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Buffalo Council members approve $5,000 car allowance for themselves

Buffalo Common Council members won’t have to drive around on their own dime much longer.

Unless – like one Council member – they want to.

The Common Council has approved a $5,000 annual car allowance for any Council member driving at least 120 days a year for work – excluding to and from City Hall – with their own vehicle.

The measure still is subject to signing by Mayor Byron W. Brown, who is expected to approve it.

The policy passed unanimously among the eight Council members present, but Lovejoy Council Member Richard A. Fontana introduced an amendment excluding himself from receiving the stipend.

Council President Darius G. Pridgen was absent from the Tuesday meeting.

“I gave this up in 2002 as a budget-saving measure that saved taxpayers money,” said Fontana, referring to the last time the Council had a car allowance.

“I’m not interested at this point or any point anymore,” he said, adding: “I’m not passing judgement on any other elected officials. I don’t want any part of it.”

Others Council members, who spoke in favor of the car allowance, talked about the large amount of travel the Council members – including Fontana – do for work.

Niagara Council Member David A. Rivera said the traveling guzzles gas and puts wear and tear on vehicles.

University Council Member Rasheed N.C. Wyatt said Council members run for office aware of the compensation, and join the Council for love of the job, not for money.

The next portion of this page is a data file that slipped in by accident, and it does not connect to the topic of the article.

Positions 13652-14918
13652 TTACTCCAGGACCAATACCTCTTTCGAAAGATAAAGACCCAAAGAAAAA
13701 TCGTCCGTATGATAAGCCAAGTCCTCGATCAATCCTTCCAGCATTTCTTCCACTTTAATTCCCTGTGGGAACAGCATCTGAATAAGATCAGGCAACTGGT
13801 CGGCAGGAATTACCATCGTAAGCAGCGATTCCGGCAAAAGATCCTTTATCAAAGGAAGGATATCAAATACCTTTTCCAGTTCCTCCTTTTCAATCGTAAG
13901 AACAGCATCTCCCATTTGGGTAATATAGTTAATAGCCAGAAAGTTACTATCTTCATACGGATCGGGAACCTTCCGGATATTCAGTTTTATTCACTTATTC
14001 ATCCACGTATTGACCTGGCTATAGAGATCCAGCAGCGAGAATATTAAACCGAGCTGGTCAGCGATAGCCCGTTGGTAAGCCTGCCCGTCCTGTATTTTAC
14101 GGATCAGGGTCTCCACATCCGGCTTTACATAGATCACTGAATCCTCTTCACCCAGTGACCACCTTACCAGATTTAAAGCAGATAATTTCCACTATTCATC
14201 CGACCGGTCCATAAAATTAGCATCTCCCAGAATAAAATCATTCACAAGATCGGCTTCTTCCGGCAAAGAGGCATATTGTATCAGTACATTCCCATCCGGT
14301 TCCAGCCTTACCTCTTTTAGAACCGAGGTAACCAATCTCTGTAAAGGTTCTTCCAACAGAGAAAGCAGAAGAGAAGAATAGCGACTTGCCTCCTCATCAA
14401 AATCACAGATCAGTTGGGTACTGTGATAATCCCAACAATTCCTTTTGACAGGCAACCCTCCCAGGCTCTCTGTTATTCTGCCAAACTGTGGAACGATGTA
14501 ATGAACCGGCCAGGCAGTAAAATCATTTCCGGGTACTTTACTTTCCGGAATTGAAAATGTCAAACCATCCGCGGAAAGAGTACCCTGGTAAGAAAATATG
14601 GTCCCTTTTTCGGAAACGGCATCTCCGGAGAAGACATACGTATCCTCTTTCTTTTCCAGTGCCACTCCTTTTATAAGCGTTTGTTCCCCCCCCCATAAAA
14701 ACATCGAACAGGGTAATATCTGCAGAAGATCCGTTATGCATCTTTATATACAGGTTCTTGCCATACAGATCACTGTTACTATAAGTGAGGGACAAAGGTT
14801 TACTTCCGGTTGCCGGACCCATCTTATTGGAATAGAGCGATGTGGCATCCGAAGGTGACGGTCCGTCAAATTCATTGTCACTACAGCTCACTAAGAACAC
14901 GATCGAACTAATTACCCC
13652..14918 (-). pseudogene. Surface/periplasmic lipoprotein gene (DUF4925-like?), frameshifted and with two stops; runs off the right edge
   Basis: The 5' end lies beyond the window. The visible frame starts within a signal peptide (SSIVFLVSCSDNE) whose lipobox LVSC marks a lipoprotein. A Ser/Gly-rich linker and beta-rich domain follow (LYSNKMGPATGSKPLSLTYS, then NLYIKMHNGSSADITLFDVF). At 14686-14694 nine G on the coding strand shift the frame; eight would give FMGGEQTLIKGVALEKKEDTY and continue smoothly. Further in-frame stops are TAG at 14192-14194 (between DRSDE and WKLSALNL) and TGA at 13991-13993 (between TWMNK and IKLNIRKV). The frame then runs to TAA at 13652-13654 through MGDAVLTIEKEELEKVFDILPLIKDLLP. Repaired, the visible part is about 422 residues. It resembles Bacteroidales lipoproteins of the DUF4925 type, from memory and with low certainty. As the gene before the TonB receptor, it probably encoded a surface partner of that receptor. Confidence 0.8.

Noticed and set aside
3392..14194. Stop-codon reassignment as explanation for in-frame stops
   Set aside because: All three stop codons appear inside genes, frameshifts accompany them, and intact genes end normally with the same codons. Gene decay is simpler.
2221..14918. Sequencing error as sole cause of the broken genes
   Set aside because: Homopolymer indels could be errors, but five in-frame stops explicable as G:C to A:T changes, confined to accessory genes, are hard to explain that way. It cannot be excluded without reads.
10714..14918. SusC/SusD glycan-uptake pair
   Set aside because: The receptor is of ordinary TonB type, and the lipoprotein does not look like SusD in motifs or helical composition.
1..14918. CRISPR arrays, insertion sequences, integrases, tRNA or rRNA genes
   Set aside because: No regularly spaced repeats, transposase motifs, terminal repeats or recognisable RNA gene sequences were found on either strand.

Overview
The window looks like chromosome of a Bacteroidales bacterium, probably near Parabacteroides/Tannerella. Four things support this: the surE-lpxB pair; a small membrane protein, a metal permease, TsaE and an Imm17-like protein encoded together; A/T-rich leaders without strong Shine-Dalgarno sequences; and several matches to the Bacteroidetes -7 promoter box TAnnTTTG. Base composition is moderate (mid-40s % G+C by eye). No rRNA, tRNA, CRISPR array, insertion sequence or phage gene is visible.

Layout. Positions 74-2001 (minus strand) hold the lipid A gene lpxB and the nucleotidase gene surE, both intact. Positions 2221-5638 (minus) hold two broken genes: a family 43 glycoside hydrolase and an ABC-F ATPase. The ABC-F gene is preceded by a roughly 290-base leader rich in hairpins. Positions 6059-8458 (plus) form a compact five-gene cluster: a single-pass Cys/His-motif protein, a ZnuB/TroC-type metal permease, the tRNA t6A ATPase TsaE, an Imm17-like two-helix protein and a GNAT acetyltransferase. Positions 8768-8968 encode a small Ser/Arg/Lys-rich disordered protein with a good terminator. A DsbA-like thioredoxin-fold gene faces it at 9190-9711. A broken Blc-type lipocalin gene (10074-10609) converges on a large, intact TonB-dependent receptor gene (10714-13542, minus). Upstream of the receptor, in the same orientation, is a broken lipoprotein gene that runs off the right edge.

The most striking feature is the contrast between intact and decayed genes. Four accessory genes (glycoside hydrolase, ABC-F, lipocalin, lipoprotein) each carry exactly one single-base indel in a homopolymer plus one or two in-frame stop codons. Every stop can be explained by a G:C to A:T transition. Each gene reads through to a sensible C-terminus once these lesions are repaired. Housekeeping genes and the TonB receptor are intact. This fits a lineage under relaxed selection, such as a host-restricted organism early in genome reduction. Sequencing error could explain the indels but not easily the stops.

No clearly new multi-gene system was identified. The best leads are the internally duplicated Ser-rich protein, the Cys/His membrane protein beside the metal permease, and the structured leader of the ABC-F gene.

Nonetheless, Wyatt said, the job requires a lot of driving around.

“Vehicles do take a toll,” he added.

Masten Council Member Ulysees O. Wingo Sr. said he believes his constituents expect him to attend the many meetings and events he drives to in his district, and he believes constituents want Council members compensated for their travel expenses so that those Council members can attend those events and meetings.

Some days, Wingo said, he leaves home at 8 a.m. and doesn’t return until 8 p.m., going from one meeting and event in his district to the next.

“Even the amount we are approving isn’t commensurate with the traveling we are expected to do,” Wingo said.

While Brown and his department heads either have assigned city vehicles or access to city vehicles for work duties, Council members also use their own cars for city business.

For years, the Council had a car allowance, but it was discontinued as a cost-cutting move when the city was in a fiscal crisis, said Fontana, who joined the Council in 1998.

The prior car allowance was more of a per-diem, paid any day when a Council member travelled for work, said Fillmore Council Member David A. Franczyk, who has been on the Council for much of the past 30 years.

Council members are paid a base salary of $52,000. That base has not increased since 1997.

Council members also receive stipends for leadership positions. Those stipends were increased last month for the first time since 1975.

Most Council members now earn a $6,000 leadership stipend for a committee assignment, while the Council majority leader stipend is now $10,000 and the Council president stipend is now $15,000.

The Council has the authority to raise its leadership stipends and to create a car allowance, but not to raise their base salary.

That would require the mayor, Council president and city comptroller to convene a Salary Review Commission.


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